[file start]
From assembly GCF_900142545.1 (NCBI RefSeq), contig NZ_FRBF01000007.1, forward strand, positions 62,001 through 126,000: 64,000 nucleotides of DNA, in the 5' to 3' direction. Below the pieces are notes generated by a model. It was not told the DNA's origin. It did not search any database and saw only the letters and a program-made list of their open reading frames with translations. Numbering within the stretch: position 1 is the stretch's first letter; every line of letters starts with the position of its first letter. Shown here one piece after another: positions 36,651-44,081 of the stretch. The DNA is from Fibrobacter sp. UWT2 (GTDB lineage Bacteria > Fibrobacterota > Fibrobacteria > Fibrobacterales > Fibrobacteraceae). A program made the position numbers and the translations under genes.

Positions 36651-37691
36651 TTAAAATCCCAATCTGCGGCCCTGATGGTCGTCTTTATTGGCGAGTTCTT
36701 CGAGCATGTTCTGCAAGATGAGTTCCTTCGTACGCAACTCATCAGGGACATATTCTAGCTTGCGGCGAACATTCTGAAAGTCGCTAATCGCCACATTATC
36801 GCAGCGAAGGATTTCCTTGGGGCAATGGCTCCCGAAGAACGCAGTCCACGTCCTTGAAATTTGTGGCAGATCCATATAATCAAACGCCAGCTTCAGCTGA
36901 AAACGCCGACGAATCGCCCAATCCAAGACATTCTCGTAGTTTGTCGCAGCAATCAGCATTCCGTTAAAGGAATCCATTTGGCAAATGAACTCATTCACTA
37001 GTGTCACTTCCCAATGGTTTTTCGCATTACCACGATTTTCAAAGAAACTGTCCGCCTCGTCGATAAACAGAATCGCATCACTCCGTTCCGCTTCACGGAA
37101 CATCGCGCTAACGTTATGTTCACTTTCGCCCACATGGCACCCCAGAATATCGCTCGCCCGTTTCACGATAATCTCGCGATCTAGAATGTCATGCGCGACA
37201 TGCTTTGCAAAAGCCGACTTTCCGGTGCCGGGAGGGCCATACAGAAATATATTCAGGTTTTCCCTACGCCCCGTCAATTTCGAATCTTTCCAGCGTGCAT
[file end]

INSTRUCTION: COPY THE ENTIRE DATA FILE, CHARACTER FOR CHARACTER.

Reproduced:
From assembly GCF_900142545.1 (NCBI RefSeq), contig NZ_FRBF01000007.1, forward strand, positions 62,001 through 126,000: 64,000 nucleotides of DNA, in the 5' to 3' direction. Below the pieces are notes generated by a model. It was not told the DNA's origin. It did not search any database and saw only the letters and a program-made list of their open reading frames with translations. Numbering within the stretch: position 1 is the stretch's first letter; every line of letters starts with the position of its first letter. Shown here one piece after another: positions 36,651-44,081 of the stretch. The DNA is from Fibrobacter sp. UWT2 (GTDB lineage Bacteria > Fibrobacterota > Fibrobacteria > Fibrobacterales > Fibrobacteraceae). A program made the position numbers and the translations under genes.

Positions 36651-37691
36651 TTAAAATCCCAATCTGCGGCCCTGATGGTCGTCTTTATTGGCGAGTTCTT
36701 CGAGCATGTTCTGCAAGATGAGTTCCTTCGTACGCAACTCATCAGGGACATATTCTAGCTTGCGGCGAACATTCTGAAAGTCGCTAATCGCCACATTATC
36801 GCAGCGAAGGATTTCCTTGGGGCAATGGCTCCCGAAGAACGCAGTCCACGTCCTTGAAATTTGTGGCAGATCCATATAATCAAACGCCAGCTTCAGCTGA
36901 AAACGCCGACGAATCGCCCAATCCAAGACATTCTCGTAGTTTGTCGCAGCAATCAGCATTCCGTTAAAGGAATCCATTTGGCAAATGAACTCATTCACTA
37001 GTGTCACTTCCCAATGGTTTTTCGCATTACCACGATTTTCAAAGAAACTGTCCGCCTCGTCGATAAACAGAATCGCATCACTCCGTTCCGCTTCACGGAA
37101 CATCGCGCTAACGTTATGTTCACTTTCGCCCACATGGCACCCCAGAATATCGCTCGCCCGTTTCACGATAATCTCGCGATCTAGAATGTCATGCGCGACA
37201 TGCTTTGCAAAAGCCGACTTTCCGGTGCCGGGAGGGCCATACAGAAATATATTCAGGTTTTCCCTACGCCCCGTCAATTTCGAATCTTTCCAGCGTGCAT